GREENVILLE, SC (WSPA) — A new program hopes to end panhandling, while still helping those in need.

There’s a new program called, “Keep the change to be the change.” The program has been going on for months.

You may see the large green and blue signs with a QR code in downtown Greenville. It’s a panhandling program the United Housing Connections has started with the City.

“So, what that means, is rather than providing a dollar or two, you know, daily for someone, donate to the organizations that are providing outreach and really trying to connect people to housing and support services,” said Lorain Crowl, CEO of United Housing Connections.

“I think there’s issues in the City. We’ve seen increase in the City. We’ve seen increase in the county, and we’re seeing increase across the country, particularly with inflation, and like I said, we’ve talked about people losing their housing. We’re seeing an uptick in those kind of activity,” Crowl said.

“In general, I don’t know about an increase, but we have received complaints about panhandling just from people,” said Sgt. Johnathan Bragg, Public Information Officer for the Greenville Police Department. “We’ll see individuals on the side of the road, over overpasses, along [Interstate] 385, [Interstate] 85 area asking people for money as well,” he said.  

Now this program will allow people to receive direct help.

“The feeling is how do we help these folks and why is this happening, and can we connect them to something long-term employment or housing or something, that can mitigate all of this and keep this from being their primary go to way of personal support,” Crowl said.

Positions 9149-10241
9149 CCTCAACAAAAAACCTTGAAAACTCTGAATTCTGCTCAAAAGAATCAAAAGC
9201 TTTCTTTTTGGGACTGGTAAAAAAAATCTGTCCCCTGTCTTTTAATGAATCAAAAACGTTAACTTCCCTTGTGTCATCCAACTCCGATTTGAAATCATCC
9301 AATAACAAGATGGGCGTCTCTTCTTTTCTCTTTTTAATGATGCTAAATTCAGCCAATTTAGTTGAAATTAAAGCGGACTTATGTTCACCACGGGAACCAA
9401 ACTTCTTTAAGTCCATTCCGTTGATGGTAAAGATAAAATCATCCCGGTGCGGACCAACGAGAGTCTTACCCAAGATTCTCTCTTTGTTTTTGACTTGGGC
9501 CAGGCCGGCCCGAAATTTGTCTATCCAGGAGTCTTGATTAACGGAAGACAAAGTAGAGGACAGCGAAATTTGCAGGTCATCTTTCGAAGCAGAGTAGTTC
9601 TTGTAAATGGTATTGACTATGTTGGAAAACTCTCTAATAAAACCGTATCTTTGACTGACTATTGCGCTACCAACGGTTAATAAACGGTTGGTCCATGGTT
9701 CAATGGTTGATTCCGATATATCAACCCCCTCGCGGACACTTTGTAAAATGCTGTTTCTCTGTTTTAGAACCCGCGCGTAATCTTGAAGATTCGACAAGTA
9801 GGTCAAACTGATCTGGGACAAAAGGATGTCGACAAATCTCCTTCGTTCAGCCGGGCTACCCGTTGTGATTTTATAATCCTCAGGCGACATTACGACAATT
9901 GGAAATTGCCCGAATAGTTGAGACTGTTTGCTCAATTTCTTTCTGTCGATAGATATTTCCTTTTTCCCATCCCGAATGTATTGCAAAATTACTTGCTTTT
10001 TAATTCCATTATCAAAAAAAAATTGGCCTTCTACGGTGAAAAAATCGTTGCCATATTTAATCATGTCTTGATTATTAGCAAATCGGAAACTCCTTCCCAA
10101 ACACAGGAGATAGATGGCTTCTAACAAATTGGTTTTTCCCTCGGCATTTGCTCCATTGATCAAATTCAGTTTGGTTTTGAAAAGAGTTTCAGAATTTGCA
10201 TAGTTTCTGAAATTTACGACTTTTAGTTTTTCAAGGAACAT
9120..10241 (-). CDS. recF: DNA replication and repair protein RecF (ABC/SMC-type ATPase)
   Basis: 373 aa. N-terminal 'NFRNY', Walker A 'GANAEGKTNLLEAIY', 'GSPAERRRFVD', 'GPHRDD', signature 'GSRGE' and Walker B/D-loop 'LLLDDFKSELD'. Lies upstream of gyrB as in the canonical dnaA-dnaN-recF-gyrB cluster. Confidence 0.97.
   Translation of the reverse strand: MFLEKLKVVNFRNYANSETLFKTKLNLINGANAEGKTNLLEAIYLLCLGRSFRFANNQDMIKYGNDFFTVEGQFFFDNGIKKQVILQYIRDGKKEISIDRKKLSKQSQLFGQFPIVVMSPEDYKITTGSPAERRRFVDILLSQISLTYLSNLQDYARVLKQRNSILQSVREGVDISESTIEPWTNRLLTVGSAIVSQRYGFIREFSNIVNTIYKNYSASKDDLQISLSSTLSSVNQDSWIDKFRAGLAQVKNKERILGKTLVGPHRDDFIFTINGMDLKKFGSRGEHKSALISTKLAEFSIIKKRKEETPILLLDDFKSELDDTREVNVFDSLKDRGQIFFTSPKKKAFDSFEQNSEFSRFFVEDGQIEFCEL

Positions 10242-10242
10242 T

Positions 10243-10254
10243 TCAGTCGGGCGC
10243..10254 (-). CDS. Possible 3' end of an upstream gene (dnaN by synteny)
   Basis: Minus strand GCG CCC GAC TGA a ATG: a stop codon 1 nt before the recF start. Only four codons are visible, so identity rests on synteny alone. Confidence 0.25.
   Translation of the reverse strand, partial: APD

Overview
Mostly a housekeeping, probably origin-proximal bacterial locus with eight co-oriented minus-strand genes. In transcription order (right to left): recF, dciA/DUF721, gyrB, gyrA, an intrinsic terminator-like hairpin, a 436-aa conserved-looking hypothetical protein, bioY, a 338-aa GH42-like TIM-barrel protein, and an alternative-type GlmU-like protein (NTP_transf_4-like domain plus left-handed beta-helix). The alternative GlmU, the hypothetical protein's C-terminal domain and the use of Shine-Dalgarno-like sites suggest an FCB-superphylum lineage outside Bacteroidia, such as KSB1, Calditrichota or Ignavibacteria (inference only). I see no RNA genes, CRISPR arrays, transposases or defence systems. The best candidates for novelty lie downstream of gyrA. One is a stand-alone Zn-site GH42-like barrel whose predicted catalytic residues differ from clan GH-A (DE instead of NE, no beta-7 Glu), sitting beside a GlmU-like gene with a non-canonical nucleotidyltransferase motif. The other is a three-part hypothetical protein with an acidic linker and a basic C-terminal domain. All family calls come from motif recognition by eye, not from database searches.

The money goes straight to the United Housing Connections and to non-profit partners who can do more than pass along spare change.

“So, we are connected to all of these agencies who provide not only outreach, but shelter services, and so what that really looks like is that, for example, we come together and we meet on a regular basis—all the service providers,” Crowl said.

“It’s a way to get that situation taken care of because that money will go directly to taking care of that person and whatever issue they are facing,” Crowl said.

“Then, it builds trust to get them connected to housing and services, and all of those things,” she said. “So, it becomes a very important vehicle for bringing people back into society and back into safety and housing.”

This not only addresses a bigger issue, but helps with a long-term solution.

“You know, many times people think when they provide a dollar or two donations to a person who’s panhandling, that they’re assisting and they may be for the moment, but what that really does, is it continues the perpetual day after day of experiencing homelessness.,” Crowl said.

“It’s really like I say, a community solution and not just a United Housing Connections solution,” Crowl said. “We’re really working together to try to figure out how to try to figure out how to best move these people forward,” she said.

“I think that will be helpful. We have the signs that are out downtown. I’ve seen a few of them and I’ve seen a few people actually using them and once they do scan that QR code, it’ll bring up some local resources here, and all of the profits and materials that are donated go directly to the homeless here in Greenville,” Bragg said.

The Greenville Police Department said its not illegal for anyone to ask for money.

“In general, that alone is not illegal, but sometimes we will get reports of harassments, someone following people or aggressive panhandling which we will address that, and we kind of educate people on what they need to do if they do get approached about that,” Bragg said.

To learn more about the program, click here.

You can also donate to the United Housing Connections clicking here.